This is why each Rain Day, with the smell of wet filling their noses and coating their tongues, every Fisher works to fill their family’s catch baskets, lugging the full vessels straight to the drying sheds. But only on Rain Day. After that, vengeful sun returns to the plain, bloating up the bellies of the dead fish and of any villager who dares eat them.
Masozi waits on the front stoop of his best friend Themba’s hut, beneath the carved mud brick lintel. The village leader, straight-backed even after a lifetime of herding and building, walks up and down the rows of dwellings. She carries a clay jar of thumb-deep water, the liquid thick with silt from the near-empty village well. As she did with each Fisher before them, she pauses in front of Themba and Masozi and proffers the vessel of opaque fluid.
Solemnly, the two friends dip fingertips cross-hatched with basket weaving scars into the bucket. They paint the moisture first over the fish and moon carvings of the doorway, then in a stripe across each other’s forehead. The old woman continues to the next hut and the two Fishers resume their shoulder-to-shoulder stance, Masozi looking left up the street, Themba scouring their right. Cloud shadows lumber into the village like the giant grey herd creatures from a children’s song.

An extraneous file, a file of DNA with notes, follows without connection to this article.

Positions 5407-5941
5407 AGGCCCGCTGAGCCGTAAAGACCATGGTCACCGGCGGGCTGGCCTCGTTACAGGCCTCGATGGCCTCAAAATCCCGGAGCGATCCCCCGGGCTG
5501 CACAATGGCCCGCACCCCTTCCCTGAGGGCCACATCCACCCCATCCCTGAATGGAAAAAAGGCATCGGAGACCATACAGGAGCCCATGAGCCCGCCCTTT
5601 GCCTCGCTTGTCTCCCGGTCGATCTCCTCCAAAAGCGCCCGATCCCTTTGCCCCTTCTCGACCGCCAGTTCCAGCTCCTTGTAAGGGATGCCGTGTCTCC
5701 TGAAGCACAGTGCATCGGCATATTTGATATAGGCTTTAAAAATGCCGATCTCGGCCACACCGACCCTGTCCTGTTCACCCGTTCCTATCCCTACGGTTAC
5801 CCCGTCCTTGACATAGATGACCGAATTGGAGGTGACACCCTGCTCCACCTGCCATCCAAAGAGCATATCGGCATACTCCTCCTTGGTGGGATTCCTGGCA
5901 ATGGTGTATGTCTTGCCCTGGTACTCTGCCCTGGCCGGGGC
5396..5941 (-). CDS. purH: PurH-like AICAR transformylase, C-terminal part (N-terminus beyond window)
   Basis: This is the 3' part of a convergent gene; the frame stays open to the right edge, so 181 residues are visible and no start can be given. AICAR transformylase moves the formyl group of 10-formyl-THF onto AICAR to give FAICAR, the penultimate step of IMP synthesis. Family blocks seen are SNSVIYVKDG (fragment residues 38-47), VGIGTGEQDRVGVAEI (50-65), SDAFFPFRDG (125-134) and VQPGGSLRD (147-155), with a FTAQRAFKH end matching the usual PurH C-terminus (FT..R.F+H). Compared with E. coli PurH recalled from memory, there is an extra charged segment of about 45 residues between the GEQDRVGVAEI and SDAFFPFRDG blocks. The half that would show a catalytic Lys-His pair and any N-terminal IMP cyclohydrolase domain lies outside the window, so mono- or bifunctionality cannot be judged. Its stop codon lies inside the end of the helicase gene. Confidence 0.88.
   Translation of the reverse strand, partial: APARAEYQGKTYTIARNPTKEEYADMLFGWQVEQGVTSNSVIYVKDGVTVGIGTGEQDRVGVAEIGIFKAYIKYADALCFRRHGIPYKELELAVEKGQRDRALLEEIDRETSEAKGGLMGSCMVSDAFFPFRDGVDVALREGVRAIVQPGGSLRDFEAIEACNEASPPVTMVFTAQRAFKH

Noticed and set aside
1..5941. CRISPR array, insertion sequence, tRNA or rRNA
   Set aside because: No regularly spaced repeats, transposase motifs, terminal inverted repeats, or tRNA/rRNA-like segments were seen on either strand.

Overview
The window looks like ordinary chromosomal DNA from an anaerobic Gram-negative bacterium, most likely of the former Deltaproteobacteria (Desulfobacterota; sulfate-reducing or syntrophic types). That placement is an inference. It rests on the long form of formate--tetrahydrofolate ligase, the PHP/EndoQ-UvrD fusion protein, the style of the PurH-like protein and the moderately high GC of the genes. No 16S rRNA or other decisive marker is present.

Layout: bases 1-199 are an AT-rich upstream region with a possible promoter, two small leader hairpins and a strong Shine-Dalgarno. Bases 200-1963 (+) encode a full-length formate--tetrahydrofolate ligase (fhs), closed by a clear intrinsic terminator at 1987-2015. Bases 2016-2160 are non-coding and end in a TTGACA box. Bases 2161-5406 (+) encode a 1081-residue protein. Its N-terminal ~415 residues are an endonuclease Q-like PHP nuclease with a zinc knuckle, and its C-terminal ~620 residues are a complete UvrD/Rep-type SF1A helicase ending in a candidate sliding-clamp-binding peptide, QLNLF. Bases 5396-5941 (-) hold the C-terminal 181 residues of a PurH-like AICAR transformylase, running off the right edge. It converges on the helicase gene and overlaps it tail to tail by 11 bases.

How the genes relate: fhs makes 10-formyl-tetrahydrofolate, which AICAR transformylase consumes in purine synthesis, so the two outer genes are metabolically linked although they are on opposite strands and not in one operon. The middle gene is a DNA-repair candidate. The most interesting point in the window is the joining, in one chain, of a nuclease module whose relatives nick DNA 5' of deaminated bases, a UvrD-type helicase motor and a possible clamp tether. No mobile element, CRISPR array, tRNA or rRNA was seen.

When the leader is three huts away, Themba whispers excitedly: “Sozi, we should just tip the water on the ground. We could have fresh fish all year!”
Masozi sighs. Typical Themba. Always blurting crazy ideas before her head has caught up with her tongue, as if she was the only one who could think new thoughts. He nods at the carvings on the doorway. “You’re not a sky sister, little lion.” Then he widens his eyes in mock awe. “Or do silver scales appear every time you piss in the dust?”
Themba harrumphs, elbows him in the ribs and looks back to her side of the street.
Rain Day has started like this—half with ceremony and half with banter—since Masozi’s third and Themba’s first. Back then, Themba was as small and timid as a dune mouse. Compared with Masozi’s near-man growth, she’s still short. Pale, too, especially where the ochre-red water stains her face. But these moons he thinks she is as brave as any of the village boys, as brave as the lion for which he’s called her for as long as he can remember. He doesn’t tell her that, though. He says the name is for her ruff of tangled hair, snub nose and cat-like yellow eyes.